Srimad Bhagavatam 01.04.12 - Lessons for Sadhaka from Cida Dahi Festival (download mp3)
by Narsimha Leela Prabhu at ISKCON Chowpatty
śivāya lokasya bhavāya bhūtaye
ya uttama-śloka-parāyaṇā janāḥ
jīvanti nātmārtham asau parāśrayaṁ
mumoca nirvidya kutaḥ kalevaram
Those who are devoted to the cause of the Personality of Godhead live only for the welfare, development and happiness of others. They do not live for any selfish interest. So even though the Emperor [Parīkṣit] was free from all attachment to worldly possessions, how could he give up his mortal body, which was the shelter for others?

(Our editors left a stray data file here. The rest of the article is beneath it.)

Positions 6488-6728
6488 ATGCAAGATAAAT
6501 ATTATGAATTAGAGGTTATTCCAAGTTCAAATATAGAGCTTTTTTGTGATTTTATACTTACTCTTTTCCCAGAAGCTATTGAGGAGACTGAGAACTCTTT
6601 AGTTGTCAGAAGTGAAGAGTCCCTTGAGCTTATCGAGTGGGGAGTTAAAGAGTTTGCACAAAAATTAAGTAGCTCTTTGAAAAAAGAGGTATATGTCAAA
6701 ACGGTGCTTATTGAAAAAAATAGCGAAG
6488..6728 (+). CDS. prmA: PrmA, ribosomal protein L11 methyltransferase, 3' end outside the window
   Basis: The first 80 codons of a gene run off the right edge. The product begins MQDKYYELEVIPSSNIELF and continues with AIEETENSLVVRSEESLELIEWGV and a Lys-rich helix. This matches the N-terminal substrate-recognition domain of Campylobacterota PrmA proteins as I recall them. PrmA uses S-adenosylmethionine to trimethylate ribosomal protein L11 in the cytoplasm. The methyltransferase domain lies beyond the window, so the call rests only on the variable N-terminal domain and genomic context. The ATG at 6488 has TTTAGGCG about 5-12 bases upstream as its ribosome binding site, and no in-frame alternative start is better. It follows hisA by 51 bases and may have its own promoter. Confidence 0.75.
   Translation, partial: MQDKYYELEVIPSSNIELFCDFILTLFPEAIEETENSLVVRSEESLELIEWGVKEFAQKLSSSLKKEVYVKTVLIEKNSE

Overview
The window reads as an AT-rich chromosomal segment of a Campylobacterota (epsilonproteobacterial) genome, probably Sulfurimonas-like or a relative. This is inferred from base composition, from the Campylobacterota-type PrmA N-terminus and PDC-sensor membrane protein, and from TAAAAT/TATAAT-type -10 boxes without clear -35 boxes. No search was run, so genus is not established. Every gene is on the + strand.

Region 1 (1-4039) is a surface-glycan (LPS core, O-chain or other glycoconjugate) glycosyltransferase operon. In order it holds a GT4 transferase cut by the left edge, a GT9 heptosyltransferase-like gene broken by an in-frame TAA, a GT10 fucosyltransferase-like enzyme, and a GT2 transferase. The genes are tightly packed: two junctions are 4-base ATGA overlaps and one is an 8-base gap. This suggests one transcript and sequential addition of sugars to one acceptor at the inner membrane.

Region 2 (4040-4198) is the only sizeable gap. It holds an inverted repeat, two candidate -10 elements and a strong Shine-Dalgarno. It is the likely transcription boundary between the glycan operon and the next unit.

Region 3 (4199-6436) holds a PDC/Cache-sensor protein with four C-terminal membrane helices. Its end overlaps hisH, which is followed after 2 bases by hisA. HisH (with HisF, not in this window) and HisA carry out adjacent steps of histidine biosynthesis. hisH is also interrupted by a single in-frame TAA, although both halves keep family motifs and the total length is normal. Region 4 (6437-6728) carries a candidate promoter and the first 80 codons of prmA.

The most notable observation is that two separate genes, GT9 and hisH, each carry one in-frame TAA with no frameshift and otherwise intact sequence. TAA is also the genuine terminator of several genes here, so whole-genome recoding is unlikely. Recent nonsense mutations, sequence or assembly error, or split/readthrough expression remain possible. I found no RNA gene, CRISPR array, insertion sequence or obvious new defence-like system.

Parīkṣit Mahārāja was an ideal king and householder because he was a devotee of the Personality of Godhead. A devotee of the Lord automatically has all good qualifications. And the Emperor was a typical example of this. Personally he had no attachment for all the worldly opulences in his possession. But since he was king for the all-around welfare of his citizens, he was always busy in the welfare work of the public, not only for this life, but also for the next. He would not allow slaughterhouses or killing of cows. He was not a foolish and partial administrator who would arrange for the protection of one living being and allow another to be killed. Because he was a devotee of the Lord, he knew perfectly well how to conduct his administration for everyone’s happiness — men, animals, plants and all living creatures. He was not selfishly interested. Selfishness is either self-centered or self-extended. He was neither. His interest was to please the Supreme Truth, the Personality of Godhead. The king is the representative of the Supreme Lord, and therefore the king’s interest must be identical with that of the Supreme Lord. The Supreme Lord wants all living beings to be obedient to Him and thereby become happy. Therefore the king’s interest is to guide all subjects back to the kingdom of God. Hence the activities of the citizens should be so coordinated that they can at the end go back home, back to Godhead. Under the administration of a representative king, the kingdom is full of opulence. At that time, human beings need not eat animals. There are ample food grains, milk, fruit and vegetables so that the human beings as well as the animals can eat sumptuously and to their heart’s content. If all living beings are satisfied with food and shelter and obey the prescribed rules, there cannot be any disturbance between one living being and another. Emperor Parīkṣit was a worthy king, and therefore all were happy during his reign.